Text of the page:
US 4611184 A
An in-phase power divider is constructed of a double field-effect transistor having a common source, first and second gates and first and second drains. The gates are coupled together and adapted to receive a radio frequency signal of power P to be power divided. The power divided output signals each at substantially P÷2 or more appear at the drains. An alternative power divider for producing unequal power division is constructed of a double dual gate FET having, in addition to the above-mentioned elements, third and fourth gates. By appropriate unequal application of gate bias to the additional gates unequal power division is effected.
1. A radio frequency signal power divider comprising, in combination:
a double field-effect transistor (FET) comprising a common source, first and second drain electrodes, and first, second, third and fourth gate electrodes being coupled together for receiving a signal of power P to be divided in power, each of said first and second drain electrodes being responsive to input power P for generating output power P1 and P2, respectively, which each of P1 and P2 being a fraction of said input power, said FET having means for receiving gate-source bias and drain-source bias of values such that, when said gate-souce bias and drain-source bias are present P1 plus P2 is equal to or greater than P;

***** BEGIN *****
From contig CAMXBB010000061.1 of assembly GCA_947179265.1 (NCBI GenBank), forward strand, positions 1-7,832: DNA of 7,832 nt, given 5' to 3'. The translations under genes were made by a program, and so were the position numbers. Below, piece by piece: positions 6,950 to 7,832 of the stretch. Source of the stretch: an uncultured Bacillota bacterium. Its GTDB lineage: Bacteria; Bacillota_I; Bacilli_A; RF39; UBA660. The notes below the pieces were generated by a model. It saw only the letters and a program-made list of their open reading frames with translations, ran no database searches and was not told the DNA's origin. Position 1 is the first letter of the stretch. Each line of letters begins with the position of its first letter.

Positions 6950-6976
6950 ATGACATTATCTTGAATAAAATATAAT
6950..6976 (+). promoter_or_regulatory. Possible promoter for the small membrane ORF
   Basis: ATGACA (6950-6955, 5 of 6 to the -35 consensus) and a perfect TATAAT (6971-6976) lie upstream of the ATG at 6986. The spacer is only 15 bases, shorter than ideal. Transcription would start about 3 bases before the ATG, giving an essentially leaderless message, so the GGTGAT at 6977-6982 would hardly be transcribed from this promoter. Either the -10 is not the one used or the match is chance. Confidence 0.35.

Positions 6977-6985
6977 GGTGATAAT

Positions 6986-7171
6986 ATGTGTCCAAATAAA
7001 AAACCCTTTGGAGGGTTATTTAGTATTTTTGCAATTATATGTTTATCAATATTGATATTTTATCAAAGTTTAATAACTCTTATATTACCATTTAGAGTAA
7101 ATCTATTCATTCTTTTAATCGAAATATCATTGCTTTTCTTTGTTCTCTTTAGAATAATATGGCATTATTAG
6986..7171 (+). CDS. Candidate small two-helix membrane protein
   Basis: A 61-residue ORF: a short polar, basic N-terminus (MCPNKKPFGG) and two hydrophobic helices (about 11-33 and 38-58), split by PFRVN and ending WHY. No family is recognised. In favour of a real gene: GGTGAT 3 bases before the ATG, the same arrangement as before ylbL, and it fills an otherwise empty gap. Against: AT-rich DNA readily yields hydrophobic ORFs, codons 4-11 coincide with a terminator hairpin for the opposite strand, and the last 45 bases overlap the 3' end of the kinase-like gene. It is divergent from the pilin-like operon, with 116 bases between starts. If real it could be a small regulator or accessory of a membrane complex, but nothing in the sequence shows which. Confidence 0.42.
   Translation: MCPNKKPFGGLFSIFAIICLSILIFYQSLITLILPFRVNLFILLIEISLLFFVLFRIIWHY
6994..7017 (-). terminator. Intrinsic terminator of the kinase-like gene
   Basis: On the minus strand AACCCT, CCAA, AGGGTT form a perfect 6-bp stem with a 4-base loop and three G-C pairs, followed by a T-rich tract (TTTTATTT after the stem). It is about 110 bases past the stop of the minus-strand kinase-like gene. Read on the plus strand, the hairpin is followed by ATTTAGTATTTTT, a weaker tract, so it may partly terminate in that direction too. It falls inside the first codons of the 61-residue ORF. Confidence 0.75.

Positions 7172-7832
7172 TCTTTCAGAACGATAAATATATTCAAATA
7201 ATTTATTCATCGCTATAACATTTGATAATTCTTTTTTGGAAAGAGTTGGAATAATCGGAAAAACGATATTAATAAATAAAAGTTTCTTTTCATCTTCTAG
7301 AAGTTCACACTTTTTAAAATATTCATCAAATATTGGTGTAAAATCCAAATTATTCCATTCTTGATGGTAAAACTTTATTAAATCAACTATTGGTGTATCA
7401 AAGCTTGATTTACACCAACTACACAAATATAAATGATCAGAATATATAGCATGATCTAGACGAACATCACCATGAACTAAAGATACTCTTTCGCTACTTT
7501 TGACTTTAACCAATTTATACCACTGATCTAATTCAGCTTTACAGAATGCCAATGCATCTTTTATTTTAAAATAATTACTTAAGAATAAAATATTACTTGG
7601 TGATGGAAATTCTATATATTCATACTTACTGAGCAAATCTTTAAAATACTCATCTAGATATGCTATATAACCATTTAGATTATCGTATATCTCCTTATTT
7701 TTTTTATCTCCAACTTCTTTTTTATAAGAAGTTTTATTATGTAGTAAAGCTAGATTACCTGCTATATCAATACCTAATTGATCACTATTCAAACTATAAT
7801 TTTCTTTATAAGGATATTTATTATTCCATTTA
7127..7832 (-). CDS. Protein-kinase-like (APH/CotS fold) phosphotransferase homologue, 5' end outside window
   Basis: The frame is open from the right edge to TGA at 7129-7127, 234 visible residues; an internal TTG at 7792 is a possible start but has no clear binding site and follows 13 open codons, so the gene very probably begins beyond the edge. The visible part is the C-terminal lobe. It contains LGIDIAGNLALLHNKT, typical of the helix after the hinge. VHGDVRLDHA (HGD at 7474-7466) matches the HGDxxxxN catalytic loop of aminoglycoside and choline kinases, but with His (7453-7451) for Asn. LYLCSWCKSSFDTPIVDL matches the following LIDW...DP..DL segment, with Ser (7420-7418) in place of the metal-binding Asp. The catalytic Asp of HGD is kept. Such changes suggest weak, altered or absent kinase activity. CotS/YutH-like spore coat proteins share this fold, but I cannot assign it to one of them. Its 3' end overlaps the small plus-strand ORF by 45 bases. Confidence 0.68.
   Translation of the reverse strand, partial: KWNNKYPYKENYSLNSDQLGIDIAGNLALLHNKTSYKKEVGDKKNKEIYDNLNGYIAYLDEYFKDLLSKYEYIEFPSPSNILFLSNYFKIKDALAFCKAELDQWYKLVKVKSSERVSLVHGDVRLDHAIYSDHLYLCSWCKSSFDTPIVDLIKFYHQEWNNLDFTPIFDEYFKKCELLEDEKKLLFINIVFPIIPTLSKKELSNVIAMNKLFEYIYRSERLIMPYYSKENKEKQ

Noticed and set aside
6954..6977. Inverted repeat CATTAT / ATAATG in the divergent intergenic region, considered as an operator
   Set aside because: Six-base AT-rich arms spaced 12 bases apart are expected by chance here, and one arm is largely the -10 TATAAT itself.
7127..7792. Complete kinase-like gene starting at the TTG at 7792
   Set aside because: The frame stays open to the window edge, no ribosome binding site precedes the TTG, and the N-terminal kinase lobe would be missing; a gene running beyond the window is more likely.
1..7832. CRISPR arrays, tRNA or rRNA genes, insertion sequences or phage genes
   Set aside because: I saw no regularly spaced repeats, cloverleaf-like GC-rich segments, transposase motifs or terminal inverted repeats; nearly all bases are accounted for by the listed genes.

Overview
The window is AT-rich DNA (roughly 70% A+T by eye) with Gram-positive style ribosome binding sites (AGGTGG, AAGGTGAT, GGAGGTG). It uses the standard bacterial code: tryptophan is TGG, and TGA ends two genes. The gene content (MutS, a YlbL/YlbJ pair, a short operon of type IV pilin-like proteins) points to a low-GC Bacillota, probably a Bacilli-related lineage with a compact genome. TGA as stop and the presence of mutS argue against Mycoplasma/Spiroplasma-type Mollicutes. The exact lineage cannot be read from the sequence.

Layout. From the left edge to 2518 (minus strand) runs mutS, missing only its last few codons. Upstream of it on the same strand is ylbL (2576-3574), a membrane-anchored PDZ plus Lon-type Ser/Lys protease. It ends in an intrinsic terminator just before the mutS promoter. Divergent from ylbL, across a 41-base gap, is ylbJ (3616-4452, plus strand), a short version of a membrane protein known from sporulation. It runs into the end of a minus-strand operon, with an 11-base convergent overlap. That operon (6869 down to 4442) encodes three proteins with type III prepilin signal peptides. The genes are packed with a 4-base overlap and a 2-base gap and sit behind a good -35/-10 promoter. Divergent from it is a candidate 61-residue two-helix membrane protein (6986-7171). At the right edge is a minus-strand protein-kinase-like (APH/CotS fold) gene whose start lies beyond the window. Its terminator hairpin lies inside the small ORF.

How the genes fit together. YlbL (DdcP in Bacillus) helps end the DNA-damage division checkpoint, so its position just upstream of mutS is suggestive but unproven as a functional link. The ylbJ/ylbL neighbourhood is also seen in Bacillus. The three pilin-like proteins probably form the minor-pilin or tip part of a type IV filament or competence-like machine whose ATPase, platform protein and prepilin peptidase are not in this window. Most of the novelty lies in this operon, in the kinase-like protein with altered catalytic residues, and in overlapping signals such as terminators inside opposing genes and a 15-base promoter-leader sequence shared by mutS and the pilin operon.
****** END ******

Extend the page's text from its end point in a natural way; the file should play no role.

means providing adjustable gate-source bias to said third and fourth gate electrodes for determining, by the amount of gate-source bias applied to each electrode, the fraction that P1 is to P and that P2 is to P,
said first gate electrode and third gate electrode being positioned between said common source and first drain said second gate electrode and fourth gate electrode being positioned between said common source and said second drain, said first and second gate electrodes being relatively nearer to said common source, said third and fourth gate electrodes being relatively nearer to said first drain and second drain electrodes, respectively; and
a gallium arsenide substrate, said electrodes being on one side of said gallium arsenide substrate, said source being connected through said gallium arsenide substrate by means of a via hole to the side of the gallium arsenide substrate opposite that which contains said gate, source and drain electrodes.
U.S. patent application Ser. No. 630,839 filed July 13, 1984 discloses a power combiner circuit.
The present invention, relates to a microwave frequency power divider, and more particularly to such a divider which exhibits no power loss in signal passage through the divider and may provide signal gain.